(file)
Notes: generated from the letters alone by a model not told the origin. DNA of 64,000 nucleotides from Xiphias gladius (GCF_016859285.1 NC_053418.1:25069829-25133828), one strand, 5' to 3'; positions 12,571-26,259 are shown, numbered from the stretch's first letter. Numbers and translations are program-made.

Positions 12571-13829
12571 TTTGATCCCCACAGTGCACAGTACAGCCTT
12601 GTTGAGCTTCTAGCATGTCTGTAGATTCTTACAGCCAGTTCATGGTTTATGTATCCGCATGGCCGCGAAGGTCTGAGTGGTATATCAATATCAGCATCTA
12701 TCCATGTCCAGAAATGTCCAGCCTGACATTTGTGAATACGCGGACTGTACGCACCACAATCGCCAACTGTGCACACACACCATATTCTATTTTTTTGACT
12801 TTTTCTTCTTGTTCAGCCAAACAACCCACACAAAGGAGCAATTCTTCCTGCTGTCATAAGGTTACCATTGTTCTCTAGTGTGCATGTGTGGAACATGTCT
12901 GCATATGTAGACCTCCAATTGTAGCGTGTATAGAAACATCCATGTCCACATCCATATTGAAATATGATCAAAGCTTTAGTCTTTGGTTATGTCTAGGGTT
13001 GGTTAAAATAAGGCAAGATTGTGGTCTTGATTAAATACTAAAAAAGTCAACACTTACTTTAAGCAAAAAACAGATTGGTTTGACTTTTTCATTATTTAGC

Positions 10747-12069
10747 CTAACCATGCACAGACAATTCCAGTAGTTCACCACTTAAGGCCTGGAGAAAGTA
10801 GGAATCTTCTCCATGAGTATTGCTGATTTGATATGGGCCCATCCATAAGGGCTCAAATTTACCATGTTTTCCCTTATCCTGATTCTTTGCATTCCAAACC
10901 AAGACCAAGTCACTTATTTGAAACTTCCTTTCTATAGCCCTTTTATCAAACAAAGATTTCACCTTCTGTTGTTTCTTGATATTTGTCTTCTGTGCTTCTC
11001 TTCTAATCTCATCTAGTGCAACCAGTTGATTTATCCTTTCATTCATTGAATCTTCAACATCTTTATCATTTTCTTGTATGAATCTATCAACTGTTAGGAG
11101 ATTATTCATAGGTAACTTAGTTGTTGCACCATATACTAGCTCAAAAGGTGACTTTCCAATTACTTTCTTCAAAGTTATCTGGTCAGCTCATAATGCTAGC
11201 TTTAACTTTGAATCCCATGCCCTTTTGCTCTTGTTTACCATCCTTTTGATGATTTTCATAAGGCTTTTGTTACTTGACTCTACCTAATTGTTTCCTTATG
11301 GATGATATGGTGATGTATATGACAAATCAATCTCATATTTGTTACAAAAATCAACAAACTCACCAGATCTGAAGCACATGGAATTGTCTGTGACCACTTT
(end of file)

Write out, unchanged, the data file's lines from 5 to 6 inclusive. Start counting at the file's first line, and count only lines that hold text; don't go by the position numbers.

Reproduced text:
12701 TCCATGTCCAGAAATGTCCAGCCTGACATTTGTGAATACGCGGACTGTACGCACCACAATCGCCAACTGTGCACACACACCATATTCTATTTTTTTGACT
12801 TTTTCTTCTTGTTCAGCCAAACAACCCACACAAAGGAGCAATTCTTCCTGCTGTCATAAGGTTACCATTGTTCTCTAGTGTGCATGTGTGGAACATGTCT